Furthermore, we know that one branded drug does not have equal profitability with another, which results in accumulated interest in specific drugs and multiple ANDA cases filed over them. Here we can mention for example Abilify which is a top-selling antipsychotic prescription in the United States. The company that manufactures the drug, Otsuka, has earned revenue of $4.9 billion in 2014 only. Another example would be Oxycontin, used for the treatment of moderate to severe pain. This drug has generated approximately $30 billion in revenue for its manufacturer Purdue Pharma over the years. Both of these drugs have been litigated in more than 60 and 50 ANDA cases respectively in the past years. This makes us want to look into the data of the drug patents that have expired recently to see if we can find something similar in profits that might gather the attention of the top generic manufacturer pharmaceutical companies.

In a list provided by Pharmatutor, we don't notice drugs with record sales as the ones mentioned above that could be litigated in multiple cases by different companies. The only exception is Truvada from Gilead Sciences which is used as a treatment for HIV. Only during 2019 in the USA, they made $2.64 billion in sales. The patent for emtricitabine, one of the two main components of Truvada, expires in September of 2021, so it will be very interesting to see how this will reflect in the number of ANDA cases for the whole 2021 in total.

ANDA data from our ANDA Litigation Intelligence 2021 Report show even more interesting statistics such as the distribution of case filings by jurisdictions. The majority of generics companies in the United States are based or incorporated in Delaware or New Jersey so it doesn't come as a surprise that New Jersey and Delaware account for 92% (1,087/1,179) of cases filed during the period of our study. The rest is scattered throughout a variety of District Courts from 16 other states (NY, WV, FL, NC, PA, IL, IN, TX, CA, CO, LA, NV, CT, MI, UT, and VA) as seen in the chart below:

Our deeper analysis of the legal documents related to Hatch-Waxman cases reveals more interesting observations, especially after we evaluated the outcomes of these cases. It is worth mentioning that ANDA cases are less likely to end in a settlement compared to the other cases of patent litigation. It is noticed that the majority of ANDA cases are dismissed for one reason or another, meanwhile a smaller portion go to a judgment of some kind. The review of these judgment decisions suggests that the claimant in an ANDA case has more chance to win than in other patent litigation cases. Below is a chart that shows the PACER status of ANDA Cases filed and decided between July 2017 through June 2021:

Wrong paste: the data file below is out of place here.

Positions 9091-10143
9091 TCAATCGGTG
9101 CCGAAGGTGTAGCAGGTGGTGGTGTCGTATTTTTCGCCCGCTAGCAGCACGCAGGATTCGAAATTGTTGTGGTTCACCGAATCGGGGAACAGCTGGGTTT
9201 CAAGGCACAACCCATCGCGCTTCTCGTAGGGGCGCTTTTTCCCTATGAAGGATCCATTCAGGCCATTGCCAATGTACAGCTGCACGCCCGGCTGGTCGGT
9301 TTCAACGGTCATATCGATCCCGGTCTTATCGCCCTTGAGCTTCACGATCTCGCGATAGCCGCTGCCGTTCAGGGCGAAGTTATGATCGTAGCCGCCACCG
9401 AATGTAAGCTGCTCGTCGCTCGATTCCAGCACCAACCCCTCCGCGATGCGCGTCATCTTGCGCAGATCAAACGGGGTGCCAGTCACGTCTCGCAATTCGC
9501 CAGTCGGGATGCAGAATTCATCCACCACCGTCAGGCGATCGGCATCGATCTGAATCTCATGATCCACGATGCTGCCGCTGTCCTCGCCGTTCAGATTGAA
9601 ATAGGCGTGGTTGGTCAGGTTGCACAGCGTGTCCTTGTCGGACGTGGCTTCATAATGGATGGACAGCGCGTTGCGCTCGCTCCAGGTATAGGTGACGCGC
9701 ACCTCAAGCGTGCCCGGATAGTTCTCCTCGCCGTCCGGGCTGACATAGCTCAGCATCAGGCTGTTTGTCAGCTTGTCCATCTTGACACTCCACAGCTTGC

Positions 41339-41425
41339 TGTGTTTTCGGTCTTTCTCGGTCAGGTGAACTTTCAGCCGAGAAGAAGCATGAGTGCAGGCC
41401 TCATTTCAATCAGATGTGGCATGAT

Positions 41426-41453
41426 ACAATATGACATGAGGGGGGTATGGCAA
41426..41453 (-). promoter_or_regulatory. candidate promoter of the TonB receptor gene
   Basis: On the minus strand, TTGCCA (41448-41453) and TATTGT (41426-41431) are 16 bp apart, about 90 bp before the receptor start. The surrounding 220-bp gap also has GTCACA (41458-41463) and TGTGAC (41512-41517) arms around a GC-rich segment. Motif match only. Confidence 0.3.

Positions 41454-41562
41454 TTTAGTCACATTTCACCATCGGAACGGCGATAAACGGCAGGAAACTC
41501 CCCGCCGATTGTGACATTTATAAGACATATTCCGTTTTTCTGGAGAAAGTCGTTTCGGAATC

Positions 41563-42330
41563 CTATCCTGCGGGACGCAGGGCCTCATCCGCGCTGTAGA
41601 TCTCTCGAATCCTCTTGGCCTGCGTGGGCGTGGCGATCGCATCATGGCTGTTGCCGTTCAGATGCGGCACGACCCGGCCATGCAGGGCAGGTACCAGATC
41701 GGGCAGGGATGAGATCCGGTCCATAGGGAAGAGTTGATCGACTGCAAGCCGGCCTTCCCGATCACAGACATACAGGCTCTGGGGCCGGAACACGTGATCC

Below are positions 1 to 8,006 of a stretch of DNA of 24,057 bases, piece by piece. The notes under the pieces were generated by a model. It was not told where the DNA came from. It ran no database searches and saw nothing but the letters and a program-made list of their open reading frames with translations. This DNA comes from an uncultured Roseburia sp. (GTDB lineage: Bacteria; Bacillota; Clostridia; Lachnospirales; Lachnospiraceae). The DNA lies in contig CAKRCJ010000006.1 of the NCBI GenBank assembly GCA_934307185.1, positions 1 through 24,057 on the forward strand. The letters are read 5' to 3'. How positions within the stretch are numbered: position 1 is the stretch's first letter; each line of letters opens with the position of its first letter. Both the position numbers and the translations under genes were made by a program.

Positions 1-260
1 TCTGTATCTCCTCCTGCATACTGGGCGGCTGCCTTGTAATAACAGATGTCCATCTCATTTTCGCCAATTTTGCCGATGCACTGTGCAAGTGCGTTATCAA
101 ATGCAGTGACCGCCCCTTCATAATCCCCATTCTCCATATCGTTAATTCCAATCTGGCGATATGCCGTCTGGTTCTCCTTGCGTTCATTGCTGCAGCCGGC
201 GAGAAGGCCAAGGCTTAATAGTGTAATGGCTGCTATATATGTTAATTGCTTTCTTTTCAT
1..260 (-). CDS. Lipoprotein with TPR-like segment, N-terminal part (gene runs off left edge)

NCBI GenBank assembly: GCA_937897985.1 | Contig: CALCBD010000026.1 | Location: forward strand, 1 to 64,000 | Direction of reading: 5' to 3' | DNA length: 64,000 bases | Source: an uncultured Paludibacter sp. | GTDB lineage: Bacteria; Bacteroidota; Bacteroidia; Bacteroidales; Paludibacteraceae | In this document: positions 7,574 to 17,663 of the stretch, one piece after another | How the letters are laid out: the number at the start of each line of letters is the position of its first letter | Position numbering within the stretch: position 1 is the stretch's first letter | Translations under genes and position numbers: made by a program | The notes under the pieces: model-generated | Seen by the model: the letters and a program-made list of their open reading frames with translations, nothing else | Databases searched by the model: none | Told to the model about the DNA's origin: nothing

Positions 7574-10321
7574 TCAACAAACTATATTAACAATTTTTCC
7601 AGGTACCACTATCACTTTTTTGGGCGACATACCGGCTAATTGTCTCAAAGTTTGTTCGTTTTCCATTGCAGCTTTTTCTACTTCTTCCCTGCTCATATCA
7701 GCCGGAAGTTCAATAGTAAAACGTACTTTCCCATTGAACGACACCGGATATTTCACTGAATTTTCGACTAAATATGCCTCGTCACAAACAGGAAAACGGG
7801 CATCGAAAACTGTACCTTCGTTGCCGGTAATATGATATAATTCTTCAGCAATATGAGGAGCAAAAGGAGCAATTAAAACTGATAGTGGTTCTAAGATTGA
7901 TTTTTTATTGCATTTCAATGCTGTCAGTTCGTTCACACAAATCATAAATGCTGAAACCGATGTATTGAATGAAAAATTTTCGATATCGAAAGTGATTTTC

The outcome of these cases and how they favored either the plaintiffs or the defendants were essential in determining the activity and performance of 364 companies, 1,471 attorneys, and 243 law firms out of which we have also identified the ones that acted as local counsel especially in the New Jersey and Delaware where some attorneys and law firms were very active during the period our study covered. The activity and performance rankings as well as the 360-degree overview of ANDA statistics, help corporations make more data-driven decisions, whether they are a company struggling with finding the right counsel for ANDA litigation, or law firms that struggle to distinguish themselves from others based on an independent third party with proven results.

Stay tuned in the following weeks as we plan to cover more key topics related to our ANDA Litigation Intelligence 2021 Report such as identifying the top law firms and attorneys who were most active and performed the best in our period of study. We also plan to publish some of the best patent prosecution law firms in 2021.

An earlier version of the article first appeared on IP Watchdog on August 28th.